Case C-569/16, Bauer – an heir’s accrued leave rights post-Bollacke but contra legem

After the CJEU’s labour law Bollacke judgment, if a worker had accrued paid annual leave but had died before taking it, then it looked like the heir to his estate could claim a cash equivalent from the employer. Yet the effect of this new EU labour law right seems to be drained by old German inheritance law. Thus, what is a German labour law judge to do? Applying the EU’s ‘working time’ Directive 2003/88/EC or Article 31(2) of the EU Charter would clearly be contra legem so there is no obligation on the national court to give effect to it. However, if EU labour law prevails, then does it matter that the employer was a public body (Case C-569/16) or a private company (Case C-570/16)?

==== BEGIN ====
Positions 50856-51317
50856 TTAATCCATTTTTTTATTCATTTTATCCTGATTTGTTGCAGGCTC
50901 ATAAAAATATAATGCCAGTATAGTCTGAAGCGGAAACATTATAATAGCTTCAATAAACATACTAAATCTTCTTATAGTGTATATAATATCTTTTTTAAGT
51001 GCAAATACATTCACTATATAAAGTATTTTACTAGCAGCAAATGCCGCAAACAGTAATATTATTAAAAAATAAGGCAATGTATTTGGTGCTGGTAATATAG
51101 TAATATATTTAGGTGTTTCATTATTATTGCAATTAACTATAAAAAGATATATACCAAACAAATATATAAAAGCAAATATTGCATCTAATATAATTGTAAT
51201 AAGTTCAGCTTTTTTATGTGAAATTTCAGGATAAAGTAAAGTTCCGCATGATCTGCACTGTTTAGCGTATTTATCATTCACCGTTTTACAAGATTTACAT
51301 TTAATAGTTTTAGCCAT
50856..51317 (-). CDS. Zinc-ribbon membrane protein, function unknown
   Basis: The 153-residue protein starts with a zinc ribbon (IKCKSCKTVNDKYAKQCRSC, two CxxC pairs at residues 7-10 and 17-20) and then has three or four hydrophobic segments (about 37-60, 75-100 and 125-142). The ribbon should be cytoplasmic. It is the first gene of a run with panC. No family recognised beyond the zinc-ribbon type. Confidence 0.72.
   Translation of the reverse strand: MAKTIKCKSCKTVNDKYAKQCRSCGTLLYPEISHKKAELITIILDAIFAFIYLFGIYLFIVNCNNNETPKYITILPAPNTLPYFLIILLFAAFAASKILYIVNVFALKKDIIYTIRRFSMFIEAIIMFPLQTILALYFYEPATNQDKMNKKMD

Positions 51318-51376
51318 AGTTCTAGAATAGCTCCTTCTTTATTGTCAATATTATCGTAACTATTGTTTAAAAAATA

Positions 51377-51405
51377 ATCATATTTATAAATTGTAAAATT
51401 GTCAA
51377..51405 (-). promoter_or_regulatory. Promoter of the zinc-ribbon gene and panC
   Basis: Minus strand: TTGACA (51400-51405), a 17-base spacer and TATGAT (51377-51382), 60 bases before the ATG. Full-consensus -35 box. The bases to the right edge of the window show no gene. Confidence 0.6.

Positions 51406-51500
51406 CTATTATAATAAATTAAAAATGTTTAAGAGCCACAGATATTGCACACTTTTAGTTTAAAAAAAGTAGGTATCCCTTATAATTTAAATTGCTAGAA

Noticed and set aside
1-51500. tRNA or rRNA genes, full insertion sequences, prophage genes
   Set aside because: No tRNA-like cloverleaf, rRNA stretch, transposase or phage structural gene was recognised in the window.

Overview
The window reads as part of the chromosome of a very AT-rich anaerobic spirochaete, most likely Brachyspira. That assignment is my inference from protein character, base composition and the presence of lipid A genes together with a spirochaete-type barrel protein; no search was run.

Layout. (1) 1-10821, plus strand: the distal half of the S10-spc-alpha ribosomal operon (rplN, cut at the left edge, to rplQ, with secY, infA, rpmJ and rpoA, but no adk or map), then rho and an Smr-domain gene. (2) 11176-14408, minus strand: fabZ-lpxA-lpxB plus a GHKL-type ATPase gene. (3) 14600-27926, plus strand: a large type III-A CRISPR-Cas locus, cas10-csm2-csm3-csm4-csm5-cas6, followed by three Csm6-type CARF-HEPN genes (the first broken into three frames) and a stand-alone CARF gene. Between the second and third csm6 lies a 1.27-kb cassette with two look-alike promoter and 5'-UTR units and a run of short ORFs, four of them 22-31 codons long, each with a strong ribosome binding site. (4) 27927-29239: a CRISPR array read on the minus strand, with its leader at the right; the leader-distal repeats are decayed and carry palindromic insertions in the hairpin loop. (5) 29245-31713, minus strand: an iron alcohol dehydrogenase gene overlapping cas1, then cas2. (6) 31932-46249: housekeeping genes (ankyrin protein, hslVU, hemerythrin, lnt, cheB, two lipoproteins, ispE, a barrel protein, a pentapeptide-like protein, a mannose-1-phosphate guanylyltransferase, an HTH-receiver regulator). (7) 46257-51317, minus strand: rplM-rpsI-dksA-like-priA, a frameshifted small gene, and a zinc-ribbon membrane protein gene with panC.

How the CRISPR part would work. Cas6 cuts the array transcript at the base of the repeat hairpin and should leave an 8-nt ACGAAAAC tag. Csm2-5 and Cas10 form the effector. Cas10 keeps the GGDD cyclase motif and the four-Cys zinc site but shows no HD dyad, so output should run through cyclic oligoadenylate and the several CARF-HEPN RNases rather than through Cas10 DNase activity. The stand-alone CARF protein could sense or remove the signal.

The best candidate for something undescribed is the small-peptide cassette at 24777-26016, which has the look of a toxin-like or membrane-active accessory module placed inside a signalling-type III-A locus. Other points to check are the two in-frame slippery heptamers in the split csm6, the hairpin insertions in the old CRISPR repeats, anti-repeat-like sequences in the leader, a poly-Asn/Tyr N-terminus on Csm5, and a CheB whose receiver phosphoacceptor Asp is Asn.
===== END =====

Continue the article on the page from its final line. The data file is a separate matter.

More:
Background
If a worker accrues paid annual leave but dies before taking it, then the heir to his estate can claim a cash equivalent from the employer by dint of the EU’s ‘working time’ Directive 2003/88/EC (OJ [2003] L299/9). At least, that seemed to be the significance of the CJEU’s 2014 judgment in Case C-118/13, Bollacke ECLI:EU:C:2014:1755.

However, two years on from Bollacke and now Germany’s highest labour court has made two references about the correct application of EU law in respect of a widow’s right to the accrued but unused leave of her dead husband.

Case C-569/16, Bauer
The heir in this case is claiming 6 000 euro from her dead husband’s public-sector employer in lieu of the holiday rights and leave he had accrued but not used at the time of his death.

The widow believes she is entitled to that amount by dint of the annual leave rules in Article 7 of the ‘working time’ directive, which provides: